MA LLB Politician
Born: 16 July, 1935, in Edinburgh.
Died: 15 September, 2006, in Edinburgh, aged 71.
DOUGLAS Henderson was the lifelong Scottish Nationalist whose energy and parliamentary ability helped strike genuine fear in the unionist establishment in the 1970s.
He was one of a declining number of politicians who have held the unusual distinction of being twice elected to Westminster inside a year. On 28 February, 1974, he and six fellow nationalists became "Scotland's Magnificent Seven", and when Harold Wilson in a desperate attempt to bolster his majority called a second general election on 10 October, Henderson and the enlarged SNP representation became "Scotland's First Eleven".
Henderson was one of the few nationalists of the 1970s to understand that for the SNP to succeed, the party had to act politically. If that meant working within existing rules, then so be it, ran his argument. As party whip in the Commons, he was feared by unionists of all parties both because he committed the rules of the place to memory, and through his employment of rapier wit to scuttle opposition. Asked in the 1980s why he used humour so much, he replied in two words: "Bishop Tutu", expressing admiration for the manner in which the South African cleric and Nobel Prize winner employed wit rather than war to promote his cause.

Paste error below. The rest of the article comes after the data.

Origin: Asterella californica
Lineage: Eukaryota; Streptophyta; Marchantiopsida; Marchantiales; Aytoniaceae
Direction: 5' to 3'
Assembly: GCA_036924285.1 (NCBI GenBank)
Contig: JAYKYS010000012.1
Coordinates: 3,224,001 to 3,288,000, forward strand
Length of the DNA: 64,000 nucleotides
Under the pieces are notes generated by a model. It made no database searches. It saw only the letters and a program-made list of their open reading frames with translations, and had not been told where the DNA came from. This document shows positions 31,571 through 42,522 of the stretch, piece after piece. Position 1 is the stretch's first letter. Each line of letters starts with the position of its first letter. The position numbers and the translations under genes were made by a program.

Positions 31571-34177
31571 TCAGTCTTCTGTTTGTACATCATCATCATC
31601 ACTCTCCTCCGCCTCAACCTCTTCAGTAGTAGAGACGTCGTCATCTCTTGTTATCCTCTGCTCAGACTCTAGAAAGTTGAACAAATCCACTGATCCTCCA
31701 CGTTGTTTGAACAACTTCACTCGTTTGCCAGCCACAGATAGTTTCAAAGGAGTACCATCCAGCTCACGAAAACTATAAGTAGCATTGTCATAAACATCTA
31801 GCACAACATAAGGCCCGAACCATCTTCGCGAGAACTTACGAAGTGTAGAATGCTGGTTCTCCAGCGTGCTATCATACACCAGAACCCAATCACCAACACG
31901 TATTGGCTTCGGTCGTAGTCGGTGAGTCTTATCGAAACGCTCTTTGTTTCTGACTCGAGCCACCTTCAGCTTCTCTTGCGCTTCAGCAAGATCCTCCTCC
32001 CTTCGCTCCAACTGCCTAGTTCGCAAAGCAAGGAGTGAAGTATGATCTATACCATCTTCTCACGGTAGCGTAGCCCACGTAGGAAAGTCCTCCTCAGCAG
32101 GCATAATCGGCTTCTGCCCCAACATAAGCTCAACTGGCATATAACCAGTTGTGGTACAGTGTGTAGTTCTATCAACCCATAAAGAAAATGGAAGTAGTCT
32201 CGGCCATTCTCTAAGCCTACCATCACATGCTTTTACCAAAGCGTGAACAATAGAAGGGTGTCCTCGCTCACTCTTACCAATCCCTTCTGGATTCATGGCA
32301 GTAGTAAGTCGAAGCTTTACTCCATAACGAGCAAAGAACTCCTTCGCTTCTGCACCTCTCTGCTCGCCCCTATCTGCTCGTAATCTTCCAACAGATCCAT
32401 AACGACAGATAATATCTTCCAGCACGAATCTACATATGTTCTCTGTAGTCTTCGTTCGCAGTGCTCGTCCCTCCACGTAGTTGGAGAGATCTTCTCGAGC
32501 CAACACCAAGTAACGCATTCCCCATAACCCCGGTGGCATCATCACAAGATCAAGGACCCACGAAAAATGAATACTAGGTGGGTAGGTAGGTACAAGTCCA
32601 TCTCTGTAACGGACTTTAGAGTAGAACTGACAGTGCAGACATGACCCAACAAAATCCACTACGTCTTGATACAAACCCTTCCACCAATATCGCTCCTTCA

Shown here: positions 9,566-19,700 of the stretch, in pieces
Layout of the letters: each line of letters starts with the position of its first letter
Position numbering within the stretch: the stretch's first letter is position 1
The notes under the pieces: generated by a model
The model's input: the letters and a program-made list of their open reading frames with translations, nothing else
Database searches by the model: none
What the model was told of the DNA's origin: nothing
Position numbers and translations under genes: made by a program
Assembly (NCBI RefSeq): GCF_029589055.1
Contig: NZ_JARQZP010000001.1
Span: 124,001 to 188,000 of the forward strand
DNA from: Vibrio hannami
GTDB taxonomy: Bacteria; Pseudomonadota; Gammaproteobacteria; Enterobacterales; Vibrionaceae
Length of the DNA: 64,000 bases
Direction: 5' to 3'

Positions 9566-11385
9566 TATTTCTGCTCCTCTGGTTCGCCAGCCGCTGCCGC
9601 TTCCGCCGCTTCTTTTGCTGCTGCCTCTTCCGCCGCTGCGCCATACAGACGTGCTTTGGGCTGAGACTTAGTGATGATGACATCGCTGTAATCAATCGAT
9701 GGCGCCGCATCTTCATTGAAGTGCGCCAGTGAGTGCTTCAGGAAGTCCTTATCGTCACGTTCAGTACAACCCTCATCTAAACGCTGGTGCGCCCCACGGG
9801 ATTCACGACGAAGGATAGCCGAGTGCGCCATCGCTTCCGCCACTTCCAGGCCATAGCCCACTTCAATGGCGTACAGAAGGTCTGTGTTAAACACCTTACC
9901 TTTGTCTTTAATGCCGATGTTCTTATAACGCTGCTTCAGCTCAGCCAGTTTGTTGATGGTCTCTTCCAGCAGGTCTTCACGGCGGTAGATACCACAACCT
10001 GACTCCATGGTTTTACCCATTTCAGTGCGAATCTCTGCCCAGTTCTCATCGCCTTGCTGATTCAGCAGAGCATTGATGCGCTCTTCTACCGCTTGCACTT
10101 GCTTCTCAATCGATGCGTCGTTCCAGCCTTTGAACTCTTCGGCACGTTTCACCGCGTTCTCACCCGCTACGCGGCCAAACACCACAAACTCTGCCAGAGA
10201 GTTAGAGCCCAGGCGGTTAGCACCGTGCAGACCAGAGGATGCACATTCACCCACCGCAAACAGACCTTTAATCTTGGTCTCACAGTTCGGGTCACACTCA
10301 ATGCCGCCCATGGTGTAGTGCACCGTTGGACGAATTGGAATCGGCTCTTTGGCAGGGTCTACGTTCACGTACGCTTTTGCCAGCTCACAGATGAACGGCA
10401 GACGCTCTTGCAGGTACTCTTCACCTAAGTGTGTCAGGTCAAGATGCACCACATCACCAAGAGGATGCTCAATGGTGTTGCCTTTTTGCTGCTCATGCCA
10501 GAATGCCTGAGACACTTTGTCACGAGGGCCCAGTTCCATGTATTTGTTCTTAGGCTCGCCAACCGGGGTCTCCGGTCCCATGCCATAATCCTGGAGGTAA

Sociable, knowledgeable and gregarious, Henderson was accepted by some senior politicians of other parties because of the cerebral element he brought to proceedings, and it was largely due to his skills that, in 1975, within a year of the massive SNP Westminster intake, his party secured a seat in the UK delegation to the European Parliament.
Sturdy in stature, Henderson exuded an abiding characteristic of energy, both physically in the tasks he successfully completed and intellectually in the arguments he brooked. In his 72nd year, an age when any careerist has long retired, he was out on the stump as candidate for Falkirk East for the 2007 Holyrood elections, displaying all the vitality and effervescence a younger man might crave. In part, it was his lifetime love of walking, for he walked everywhere by first preference.
Rarely without his trademark grin, his apparently breezy air belied a mind based entirely on the rational. Vigorous with words in public, in private he was a listener, particularly with the young. A briefcase and well-tailored suit fitted the career of the able businessman he was, but his real talents lay in politics.